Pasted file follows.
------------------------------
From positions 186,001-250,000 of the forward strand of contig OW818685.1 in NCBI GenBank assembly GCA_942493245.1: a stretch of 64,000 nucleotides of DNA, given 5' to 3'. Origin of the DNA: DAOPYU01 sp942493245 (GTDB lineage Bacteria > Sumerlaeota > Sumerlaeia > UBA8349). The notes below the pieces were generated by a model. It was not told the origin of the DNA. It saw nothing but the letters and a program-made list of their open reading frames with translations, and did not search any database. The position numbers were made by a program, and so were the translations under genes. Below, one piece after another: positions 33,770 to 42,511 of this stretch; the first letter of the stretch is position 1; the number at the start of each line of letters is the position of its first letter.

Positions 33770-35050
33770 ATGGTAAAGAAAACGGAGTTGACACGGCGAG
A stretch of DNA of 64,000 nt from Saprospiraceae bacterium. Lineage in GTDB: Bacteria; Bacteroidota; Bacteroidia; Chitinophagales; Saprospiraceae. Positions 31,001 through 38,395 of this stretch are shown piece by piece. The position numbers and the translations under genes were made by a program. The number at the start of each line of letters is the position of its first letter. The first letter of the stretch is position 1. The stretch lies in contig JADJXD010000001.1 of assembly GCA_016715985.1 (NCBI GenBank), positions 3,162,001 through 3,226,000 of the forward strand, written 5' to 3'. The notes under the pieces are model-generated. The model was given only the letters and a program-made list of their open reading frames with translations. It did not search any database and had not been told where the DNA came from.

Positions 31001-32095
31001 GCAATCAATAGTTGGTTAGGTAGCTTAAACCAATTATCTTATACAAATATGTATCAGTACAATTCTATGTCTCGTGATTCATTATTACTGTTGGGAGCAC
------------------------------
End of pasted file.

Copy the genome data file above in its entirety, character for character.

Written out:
From positions 186,001-250,000 of the forward strand of contig OW818685.1 in NCBI GenBank assembly GCA_942493245.1: a stretch of 64,000 nucleotides of DNA, given 5' to 3'. Origin of the DNA: DAOPYU01 sp942493245 (GTDB lineage Bacteria > Sumerlaeota > Sumerlaeia > UBA8349). The notes below the pieces were generated by a model. It was not told the origin of the DNA. It saw nothing but the letters and a program-made list of their open reading frames with translations, and did not search any database. The position numbers were made by a program, and so were the translations under genes. Below, one piece after another: positions 33,770 to 42,511 of this stretch; the first letter of the stretch is position 1; the number at the start of each line of letters is the position of its first letter.

Positions 33770-35050
33770 ATGGTAAAGAAAACGGAGTTGACACGGCGAG
A stretch of DNA of 64,000 nt from Saprospiraceae bacterium. Lineage in GTDB: Bacteria; Bacteroidota; Bacteroidia; Chitinophagales; Saprospiraceae. Positions 31,001 through 38,395 of this stretch are shown piece by piece. The position numbers and the translations under genes were made by a program. The number at the start of each line of letters is the position of its first letter. The first letter of the stretch is position 1. The stretch lies in contig JADJXD010000001.1 of assembly GCA_016715985.1 (NCBI GenBank), positions 3,162,001 through 3,226,000 of the forward strand, written 5' to 3'. The notes under the pieces are model-generated. The model was given only the letters and a program-made list of their open reading frames with translations. It did not search any database and had not been told where the DNA came from.

Positions 31001-32095
31001 GCAATCAATAGTTGGTTAGGTAGCTTAAACCAATTATCTTATACAAATATGTATCAGTACAATTCTATGTCTCGTGATTCATTATTACTGTTGGGAGCAC